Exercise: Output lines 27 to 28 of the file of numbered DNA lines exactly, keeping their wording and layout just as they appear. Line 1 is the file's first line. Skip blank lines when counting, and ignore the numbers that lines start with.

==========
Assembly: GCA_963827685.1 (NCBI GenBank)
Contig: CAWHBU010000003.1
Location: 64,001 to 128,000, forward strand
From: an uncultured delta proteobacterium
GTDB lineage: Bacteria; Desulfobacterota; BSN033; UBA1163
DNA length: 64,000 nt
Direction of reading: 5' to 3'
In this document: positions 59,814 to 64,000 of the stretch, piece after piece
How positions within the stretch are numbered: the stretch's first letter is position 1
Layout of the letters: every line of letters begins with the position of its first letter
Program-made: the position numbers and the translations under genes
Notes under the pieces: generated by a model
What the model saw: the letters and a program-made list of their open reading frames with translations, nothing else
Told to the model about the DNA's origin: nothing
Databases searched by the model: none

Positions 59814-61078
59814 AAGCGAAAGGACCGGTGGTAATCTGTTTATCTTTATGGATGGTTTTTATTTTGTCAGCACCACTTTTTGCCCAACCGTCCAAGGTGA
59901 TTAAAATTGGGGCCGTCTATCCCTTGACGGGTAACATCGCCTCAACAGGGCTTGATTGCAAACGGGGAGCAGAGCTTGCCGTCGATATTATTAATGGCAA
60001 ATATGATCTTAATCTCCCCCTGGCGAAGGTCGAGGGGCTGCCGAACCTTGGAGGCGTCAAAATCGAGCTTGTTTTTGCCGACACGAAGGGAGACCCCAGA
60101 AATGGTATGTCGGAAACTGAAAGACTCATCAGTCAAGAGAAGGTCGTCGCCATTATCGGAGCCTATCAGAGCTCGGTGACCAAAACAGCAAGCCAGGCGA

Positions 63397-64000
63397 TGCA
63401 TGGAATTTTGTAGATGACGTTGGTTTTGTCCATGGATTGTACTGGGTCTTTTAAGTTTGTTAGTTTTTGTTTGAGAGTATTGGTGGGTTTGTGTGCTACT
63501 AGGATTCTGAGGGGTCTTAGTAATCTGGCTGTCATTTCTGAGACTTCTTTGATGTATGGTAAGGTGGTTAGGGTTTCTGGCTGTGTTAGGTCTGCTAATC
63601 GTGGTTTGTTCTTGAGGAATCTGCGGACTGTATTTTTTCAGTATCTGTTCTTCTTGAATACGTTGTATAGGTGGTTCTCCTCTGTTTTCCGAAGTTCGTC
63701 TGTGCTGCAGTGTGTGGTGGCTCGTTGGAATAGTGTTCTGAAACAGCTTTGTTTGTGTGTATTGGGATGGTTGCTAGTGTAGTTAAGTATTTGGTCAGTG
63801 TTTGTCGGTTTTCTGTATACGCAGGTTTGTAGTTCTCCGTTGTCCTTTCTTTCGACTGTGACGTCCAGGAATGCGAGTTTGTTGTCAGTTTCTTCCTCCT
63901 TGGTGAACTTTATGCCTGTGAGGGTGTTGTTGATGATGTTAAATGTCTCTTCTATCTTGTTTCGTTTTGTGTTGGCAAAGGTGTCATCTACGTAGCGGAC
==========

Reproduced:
63801 TTTGTCGGTTTTCTGTATACGCAGGTTTGTAGTTCTCCGTTGTCCTTTCTTTCGACTGTGACGTCCAGGAATGCGAGTTTGTTGTCAGTTTCTTCCTCCT
63901 TGGTGAACTTTATGCCTGTGAGGGTGTTGTTGATGATGTTAAATGTCTCTTCTATCTTGTTTCGTTTTGTGTTGGCAAAGGTGTCATCTACGTAGCGGAC